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When Career Cast rated 200 different jobs according to physical demands, work environment, income, stress, and hiring outlook, four of the top ten jobs for 2010 were math professions. Here’s the top ten, with the professions related to math highlighted in bold:
- Actuary – Interprets statistics to determine probabilities of accidents, sickness, and death, and loss of property from theft and natural disasters.
Software Engineer - Researches, designs, develops and maintains software systems along with hardware development for medical, scientific, and industrial purposes.
Computer Systems Analyst – Plans and develops computer systems for businesses and scientific institutions.
Biologist – Studies the relationship of plants and animals to their environment.
Historian – Analyzes and records historical information from a specific era or according to a particular area of expertise.
Mathematician – Applies mathematical theories and formulas to teach or solve problems in a business, educational, or industrial climate.
Paralegal Assistant – Assists attorneys in preparation of legal documents; collection of depositions and affidavits; and investigation, research and analysis of legal issues.
Statistician – Tabulates, analyzes, and interprets the numeric results of experiments and surveys.
Accountant – Prepares and analyzes financial reports to assist managers in business, industry and government.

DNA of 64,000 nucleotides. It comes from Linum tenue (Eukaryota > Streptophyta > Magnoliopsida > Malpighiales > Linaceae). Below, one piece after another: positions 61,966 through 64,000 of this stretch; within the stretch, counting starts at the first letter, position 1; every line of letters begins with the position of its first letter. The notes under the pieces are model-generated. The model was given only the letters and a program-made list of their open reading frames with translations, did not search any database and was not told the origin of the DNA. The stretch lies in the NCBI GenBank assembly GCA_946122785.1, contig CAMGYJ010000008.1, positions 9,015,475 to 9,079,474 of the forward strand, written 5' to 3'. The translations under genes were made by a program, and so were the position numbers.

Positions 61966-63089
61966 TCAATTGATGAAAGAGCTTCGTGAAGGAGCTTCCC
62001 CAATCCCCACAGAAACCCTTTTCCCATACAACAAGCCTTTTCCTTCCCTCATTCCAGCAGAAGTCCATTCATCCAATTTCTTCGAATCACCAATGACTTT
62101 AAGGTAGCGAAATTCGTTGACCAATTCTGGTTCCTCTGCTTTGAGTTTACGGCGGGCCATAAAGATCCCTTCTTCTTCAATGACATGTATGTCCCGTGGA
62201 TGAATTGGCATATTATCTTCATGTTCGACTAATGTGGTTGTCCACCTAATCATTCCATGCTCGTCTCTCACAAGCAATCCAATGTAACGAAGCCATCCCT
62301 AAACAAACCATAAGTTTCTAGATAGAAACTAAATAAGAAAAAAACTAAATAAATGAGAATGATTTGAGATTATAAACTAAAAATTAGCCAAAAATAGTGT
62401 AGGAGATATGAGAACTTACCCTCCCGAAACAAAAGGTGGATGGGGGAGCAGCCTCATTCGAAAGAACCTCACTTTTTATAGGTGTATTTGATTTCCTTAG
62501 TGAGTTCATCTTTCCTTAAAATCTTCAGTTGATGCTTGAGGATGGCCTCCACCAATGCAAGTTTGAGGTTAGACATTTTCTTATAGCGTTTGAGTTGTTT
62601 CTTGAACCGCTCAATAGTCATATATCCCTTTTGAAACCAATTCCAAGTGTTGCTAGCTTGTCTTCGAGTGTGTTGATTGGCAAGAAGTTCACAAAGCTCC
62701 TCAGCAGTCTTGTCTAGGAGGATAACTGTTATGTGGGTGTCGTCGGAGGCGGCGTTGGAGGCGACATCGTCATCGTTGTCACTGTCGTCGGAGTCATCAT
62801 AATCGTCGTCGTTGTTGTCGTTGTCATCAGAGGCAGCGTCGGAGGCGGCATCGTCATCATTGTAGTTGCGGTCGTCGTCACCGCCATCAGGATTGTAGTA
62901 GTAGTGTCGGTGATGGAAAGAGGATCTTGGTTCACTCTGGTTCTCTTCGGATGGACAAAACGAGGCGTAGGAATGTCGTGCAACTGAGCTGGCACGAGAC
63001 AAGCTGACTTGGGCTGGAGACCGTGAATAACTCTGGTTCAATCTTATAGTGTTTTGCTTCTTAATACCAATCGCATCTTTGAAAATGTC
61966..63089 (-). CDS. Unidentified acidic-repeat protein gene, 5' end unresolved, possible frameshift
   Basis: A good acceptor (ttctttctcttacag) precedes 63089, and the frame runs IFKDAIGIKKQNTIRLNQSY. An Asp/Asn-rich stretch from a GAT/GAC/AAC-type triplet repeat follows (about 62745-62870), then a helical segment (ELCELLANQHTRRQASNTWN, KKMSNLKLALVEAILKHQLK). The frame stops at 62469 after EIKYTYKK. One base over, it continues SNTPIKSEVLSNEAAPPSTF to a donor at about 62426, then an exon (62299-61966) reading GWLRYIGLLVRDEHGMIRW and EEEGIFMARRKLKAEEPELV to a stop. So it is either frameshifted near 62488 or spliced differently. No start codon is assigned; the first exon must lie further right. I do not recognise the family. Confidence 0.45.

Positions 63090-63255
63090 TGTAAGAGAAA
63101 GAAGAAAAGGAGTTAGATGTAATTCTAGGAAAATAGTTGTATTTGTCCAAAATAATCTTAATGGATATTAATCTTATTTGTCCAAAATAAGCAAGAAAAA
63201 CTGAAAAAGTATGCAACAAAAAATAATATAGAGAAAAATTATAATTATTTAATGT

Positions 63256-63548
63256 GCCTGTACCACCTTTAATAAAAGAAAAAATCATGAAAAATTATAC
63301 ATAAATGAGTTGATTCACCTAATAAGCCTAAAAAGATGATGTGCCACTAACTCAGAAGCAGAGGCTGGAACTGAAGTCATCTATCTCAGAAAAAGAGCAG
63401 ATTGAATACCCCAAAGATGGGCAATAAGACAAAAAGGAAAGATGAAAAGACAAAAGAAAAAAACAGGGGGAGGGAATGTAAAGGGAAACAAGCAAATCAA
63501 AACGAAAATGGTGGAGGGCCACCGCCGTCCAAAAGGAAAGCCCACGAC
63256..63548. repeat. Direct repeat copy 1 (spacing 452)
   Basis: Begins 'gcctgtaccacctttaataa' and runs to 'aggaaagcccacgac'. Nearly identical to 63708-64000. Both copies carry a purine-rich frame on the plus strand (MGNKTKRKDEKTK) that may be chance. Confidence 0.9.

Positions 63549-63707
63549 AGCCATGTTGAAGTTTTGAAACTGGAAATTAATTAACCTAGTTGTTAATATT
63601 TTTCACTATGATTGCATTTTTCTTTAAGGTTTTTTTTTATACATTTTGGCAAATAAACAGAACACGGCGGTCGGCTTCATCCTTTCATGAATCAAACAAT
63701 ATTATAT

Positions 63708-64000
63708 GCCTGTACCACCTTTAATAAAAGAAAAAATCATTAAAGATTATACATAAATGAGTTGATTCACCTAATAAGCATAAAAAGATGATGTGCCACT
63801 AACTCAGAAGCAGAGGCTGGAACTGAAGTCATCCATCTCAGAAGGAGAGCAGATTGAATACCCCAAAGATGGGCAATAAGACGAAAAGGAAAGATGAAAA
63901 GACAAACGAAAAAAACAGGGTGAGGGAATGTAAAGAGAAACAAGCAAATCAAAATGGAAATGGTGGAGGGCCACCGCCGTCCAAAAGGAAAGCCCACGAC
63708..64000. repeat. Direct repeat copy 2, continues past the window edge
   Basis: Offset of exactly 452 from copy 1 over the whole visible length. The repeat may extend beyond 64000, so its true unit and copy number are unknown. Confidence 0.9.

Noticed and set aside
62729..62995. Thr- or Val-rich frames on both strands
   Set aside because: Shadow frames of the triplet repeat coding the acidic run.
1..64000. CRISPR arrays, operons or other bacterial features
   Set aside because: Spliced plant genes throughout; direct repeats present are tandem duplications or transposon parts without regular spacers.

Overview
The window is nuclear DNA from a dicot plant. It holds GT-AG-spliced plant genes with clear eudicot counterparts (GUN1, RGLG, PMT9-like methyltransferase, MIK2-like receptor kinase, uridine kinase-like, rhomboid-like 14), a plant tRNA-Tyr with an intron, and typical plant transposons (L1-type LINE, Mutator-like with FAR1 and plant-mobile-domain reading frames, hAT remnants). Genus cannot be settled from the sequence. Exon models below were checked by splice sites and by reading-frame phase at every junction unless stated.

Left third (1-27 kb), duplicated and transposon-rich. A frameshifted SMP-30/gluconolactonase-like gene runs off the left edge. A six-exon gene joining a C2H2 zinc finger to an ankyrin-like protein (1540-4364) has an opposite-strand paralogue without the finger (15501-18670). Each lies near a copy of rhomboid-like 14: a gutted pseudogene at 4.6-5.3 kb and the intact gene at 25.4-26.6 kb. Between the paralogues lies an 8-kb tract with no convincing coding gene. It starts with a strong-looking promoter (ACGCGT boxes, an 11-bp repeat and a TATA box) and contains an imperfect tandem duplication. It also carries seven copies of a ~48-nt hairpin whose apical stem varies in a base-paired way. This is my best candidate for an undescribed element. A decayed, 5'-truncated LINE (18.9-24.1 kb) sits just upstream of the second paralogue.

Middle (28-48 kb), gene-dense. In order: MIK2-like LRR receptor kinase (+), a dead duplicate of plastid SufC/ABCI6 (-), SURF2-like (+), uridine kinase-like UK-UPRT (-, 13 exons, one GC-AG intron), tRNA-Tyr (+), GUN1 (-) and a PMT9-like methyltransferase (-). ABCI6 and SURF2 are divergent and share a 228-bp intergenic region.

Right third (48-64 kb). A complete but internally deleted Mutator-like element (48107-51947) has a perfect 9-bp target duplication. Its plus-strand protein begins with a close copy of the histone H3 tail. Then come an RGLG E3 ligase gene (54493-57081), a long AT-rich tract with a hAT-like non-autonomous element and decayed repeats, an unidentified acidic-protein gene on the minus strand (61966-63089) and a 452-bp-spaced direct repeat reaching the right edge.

Dental Hygienist - Assists dentists in diagnostic and therapeutic aspects of a group or private dental practice.
That’s right… actuaries, mathematicians, statisticians, and accountants are some of the highest paid, least stressed workers in the world, and they don’t pull muscles very often while doing their jobs. Mathy folks have known this for a long time. I’m glad the rest of the world is finally realizing it, too.
Q: What kind of insect is good at math?
A: An account-ant.
The ratings for 2010 actually represent a slip for math professions compared to 2009, when the professions of actuary, statistician, and mathematician occupied the top three spots. Respectively, the median salaries for these professions were $85,229, $95,161, and $73,153.
I’m happy to see that math is represented so prominently on this list, because my suspicion is that math professionals are the second-most ridiculed workers in jokes (behind lawyers and politicians, of course, who deserve all of the ridicule they receive and then some). Here’s a joke that makes fun of several professions simultaneously.
A politician, engineer, mathematician and statistician were driving down a steep mountain road. The brakes failed, and the car screamed down the road out of control. Inexplicably, the driver maintained control through the bottom of the hill, and when it reached flat ground, the car gently rolled to a stop. They all got out of the car, slightly shaken from the experience, but otherwise unharmed.
The politician said, “To fix this problem, we need to organise a committee, have meetings, write several reports, implicate the parties responsible for this failure, and enact laws to prevent this from happening again.”
The engineer said, “Such a process would take far too long. Besides, that method never works. I have my pen knife here, so I will take apart the brake system, isolate the problem, and correct it myself.”
The mathematician said, “Actually, I’ve seen this happen before, and I know a mechanic who can fix the brakes. We therefore don’t need to do anything, since I’ve proven that a solution exists.”The statistician said, “No – you’re all wrong! Let’s push the car back up the hill and see if it happens again. We only have an N of 1 here!”